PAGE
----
Part of what was once a Civil War fortress, Fort Marcy Ballpark is commemorated with a plaque mortared into the grandstand behind home plate. It reads, “Fort Marcy Stadium, Built in A.D. 1936 by Works Progress Administration.”

Generations of Santa Feans have flocked to the park ever since, including Frank Lucero. The head baseball coach at Santa Fe Prep has worked hard to get his team’s home games there. The Blue Griffins had to play their entire 2018 home schedule in Tesuque and needed a last-second approval from the city to use Fort Marcy this spring — but without access to the scoreboard, public address system or lights.

“It used to be so much more than what it is, though, and that’s what gets me,” Lucero says. “We love the place, and having the chance to get the kids on there is what it’s all about. I’d just like to see more of it. It’s such a great place to play.”

The construction of the Municipal Recreation Complex off N.M. 599 took some of the pressure off scheduling at Fort Marcy. Over the years, most of the high schools have had upgrades to their own facilities, thus easing the burden even more.

Still, the slow death of sports at the park is evident. The post-Little League, pre-high school levels of club ball and Babe Ruth no longer play there. Coaches say the limited access forces teams to travel to Rio Rancho and Albuquerque to keep the sport alive.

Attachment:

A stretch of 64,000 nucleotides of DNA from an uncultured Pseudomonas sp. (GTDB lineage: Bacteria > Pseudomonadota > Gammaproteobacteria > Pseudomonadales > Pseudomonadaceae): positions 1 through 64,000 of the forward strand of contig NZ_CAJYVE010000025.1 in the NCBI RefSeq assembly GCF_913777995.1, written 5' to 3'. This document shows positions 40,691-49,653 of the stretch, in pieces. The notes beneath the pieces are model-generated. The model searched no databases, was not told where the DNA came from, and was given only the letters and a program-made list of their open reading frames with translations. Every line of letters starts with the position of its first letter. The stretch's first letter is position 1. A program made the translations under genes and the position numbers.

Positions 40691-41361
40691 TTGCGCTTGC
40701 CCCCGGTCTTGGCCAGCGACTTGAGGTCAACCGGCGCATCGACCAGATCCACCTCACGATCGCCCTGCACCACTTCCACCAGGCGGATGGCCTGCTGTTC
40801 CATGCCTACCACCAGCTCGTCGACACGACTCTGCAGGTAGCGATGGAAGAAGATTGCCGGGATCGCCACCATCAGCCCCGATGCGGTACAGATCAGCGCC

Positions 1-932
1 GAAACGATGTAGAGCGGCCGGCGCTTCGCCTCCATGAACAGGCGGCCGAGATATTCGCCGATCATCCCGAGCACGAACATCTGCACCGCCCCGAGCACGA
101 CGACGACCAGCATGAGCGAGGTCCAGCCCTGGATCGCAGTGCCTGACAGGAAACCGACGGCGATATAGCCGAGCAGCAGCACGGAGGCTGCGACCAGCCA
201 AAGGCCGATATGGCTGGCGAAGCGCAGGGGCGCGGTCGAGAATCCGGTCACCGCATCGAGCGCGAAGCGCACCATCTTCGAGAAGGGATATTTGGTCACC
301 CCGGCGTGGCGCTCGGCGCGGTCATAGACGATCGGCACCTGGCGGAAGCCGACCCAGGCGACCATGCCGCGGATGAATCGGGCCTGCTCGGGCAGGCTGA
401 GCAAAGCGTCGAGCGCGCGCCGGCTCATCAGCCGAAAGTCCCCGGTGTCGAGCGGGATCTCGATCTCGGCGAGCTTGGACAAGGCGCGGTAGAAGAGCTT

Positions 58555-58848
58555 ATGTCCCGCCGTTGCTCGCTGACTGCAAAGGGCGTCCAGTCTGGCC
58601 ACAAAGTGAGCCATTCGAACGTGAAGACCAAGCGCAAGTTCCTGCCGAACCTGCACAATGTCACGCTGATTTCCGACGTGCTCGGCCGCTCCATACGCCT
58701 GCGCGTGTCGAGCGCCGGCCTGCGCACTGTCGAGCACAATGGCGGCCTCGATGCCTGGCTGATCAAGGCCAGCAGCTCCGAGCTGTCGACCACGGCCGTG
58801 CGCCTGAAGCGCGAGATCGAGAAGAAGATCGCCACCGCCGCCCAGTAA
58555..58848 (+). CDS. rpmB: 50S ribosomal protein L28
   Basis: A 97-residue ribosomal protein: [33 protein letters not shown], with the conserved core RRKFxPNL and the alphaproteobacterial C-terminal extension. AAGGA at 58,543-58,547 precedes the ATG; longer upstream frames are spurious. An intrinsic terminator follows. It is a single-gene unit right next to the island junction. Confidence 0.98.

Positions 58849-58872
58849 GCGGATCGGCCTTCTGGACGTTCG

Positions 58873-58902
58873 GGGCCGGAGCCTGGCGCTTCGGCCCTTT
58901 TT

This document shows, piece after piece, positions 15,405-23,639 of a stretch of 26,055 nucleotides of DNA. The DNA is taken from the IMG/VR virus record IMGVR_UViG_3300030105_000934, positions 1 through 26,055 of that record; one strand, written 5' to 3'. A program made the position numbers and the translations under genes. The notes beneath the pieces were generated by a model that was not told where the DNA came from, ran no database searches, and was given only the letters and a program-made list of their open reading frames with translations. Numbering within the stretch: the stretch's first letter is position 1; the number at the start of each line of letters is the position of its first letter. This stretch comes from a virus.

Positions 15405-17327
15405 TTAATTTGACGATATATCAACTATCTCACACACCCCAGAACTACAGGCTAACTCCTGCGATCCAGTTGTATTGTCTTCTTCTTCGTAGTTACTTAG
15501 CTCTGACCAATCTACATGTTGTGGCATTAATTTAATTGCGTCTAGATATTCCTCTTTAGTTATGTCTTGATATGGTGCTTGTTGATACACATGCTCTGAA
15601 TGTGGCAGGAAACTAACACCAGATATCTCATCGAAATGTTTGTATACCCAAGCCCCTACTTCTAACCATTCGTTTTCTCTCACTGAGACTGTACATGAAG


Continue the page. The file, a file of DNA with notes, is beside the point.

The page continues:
The crux of Fort Marcy’s existence remains a two-pronged stance. As a public park, it allows free access to anyone. It’s a great place to walk a dog, have lunch or go for a stroll. It still serves a purpose, and the city is willing to inject just enough resources to keep it that way, particularly since it’s the home of Old Man Gloom and one of the Southwest’s greatest annual traditions. For those reasons alone, the future seems secure.

The other side is justifying the hundreds of thousands — even millions — of dollars it would take to give the park the facelift it truly needs. It would require agreement between the influential neighborhood associations, the city and those who resist any change to the historic downtown district. Any improvements would mean construction, congestion and unwanted traffic in an area that is mostly residential.

“Having been on the city council and been through some of those arguments, I can say that nothing comes easy,” Trujillo says. “Even the argument for cutting down those trees for the [pedestrian] bridge had to have been tough. People don’t like change here.”

And with that comes a new baseball season downtown. The Fuego will open their season at home Thursday, ushering in the time-honored tradition of America’s Pastime — and the local tradition of wondering if the future for Fort Marcy Ballpark will ever improve.